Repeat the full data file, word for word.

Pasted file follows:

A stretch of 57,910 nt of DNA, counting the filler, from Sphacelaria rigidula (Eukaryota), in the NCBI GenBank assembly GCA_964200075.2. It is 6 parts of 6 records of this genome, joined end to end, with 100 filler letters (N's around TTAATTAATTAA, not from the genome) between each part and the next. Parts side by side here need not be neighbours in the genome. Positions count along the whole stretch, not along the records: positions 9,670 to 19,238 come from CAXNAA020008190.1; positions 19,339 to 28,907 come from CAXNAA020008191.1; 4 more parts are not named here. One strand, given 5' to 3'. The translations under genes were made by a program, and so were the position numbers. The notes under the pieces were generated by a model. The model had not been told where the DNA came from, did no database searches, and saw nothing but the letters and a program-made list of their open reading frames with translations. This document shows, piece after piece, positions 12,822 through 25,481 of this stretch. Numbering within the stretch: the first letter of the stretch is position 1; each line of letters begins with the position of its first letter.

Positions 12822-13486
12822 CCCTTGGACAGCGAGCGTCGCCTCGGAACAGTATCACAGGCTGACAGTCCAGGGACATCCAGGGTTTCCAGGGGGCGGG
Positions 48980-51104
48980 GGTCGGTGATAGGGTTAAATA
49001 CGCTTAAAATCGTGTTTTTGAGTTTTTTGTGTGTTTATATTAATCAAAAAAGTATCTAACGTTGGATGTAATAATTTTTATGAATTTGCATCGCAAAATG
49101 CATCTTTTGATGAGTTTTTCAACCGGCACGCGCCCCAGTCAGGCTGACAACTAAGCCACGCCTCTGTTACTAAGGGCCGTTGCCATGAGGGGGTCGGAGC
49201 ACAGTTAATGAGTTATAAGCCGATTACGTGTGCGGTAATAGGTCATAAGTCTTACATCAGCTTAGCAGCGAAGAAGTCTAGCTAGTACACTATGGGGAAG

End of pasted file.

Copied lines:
A stretch of 57,910 nt of DNA, counting the filler, from Sphacelaria rigidula (Eukaryota), in the NCBI GenBank assembly GCA_964200075.2. It is 6 parts of 6 records of this genome, joined end to end, with 100 filler letters (N's around TTAATTAATTAA, not from the genome) between each part and the next. Parts side by side here need not be neighbours in the genome. Positions count along the whole stretch, not along the records: positions 9,670 to 19,238 come from CAXNAA020008190.1; positions 19,339 to 28,907 come from CAXNAA020008191.1; 4 more parts are not named here. One strand, given 5' to 3'. The translations under genes were made by a program, and so were the position numbers. The notes under the pieces were generated by a model. The model had not been told where the DNA came from, did no database searches, and saw nothing but the letters and a program-made list of their open reading frames with translations. This document shows, piece after piece, positions 12,822 through 25,481 of this stretch. Numbering within the stretch: the first letter of the stretch is position 1; each line of letters begins with the position of its first letter.

Positions 12822-13486
12822 CCCTTGGACAGCGAGCGTCGCCTCGGAACAGTATCACAGGCTGACAGTCCAGGGACATCCAGGGTTTCCAGGGGGCGGG
Positions 48980-51104
48980 GGTCGGTGATAGGGTTAAATA
49001 CGCTTAAAATCGTGTTTTTGAGTTTTTTGTGTGTTTATATTAATCAAAAAAGTATCTAACGTTGGATGTAATAATTTTTATGAATTTGCATCGCAAAATG
49101 CATCTTTTGATGAGTTTTTCAACCGGCACGCGCCCCAGTCAGGCTGACAACTAAGCCACGCCTCTGTTACTAAGGGCCGTTGCCATGAGGGGGTCGGAGC
49201 ACAGTTAATGAGTTATAAGCCGATTACGTGTGCGGTAATAGGTCATAAGTCTTACATCAGCTTAGCAGCGAAGAAGTCTAGCTAGTACACTATGGGGAAG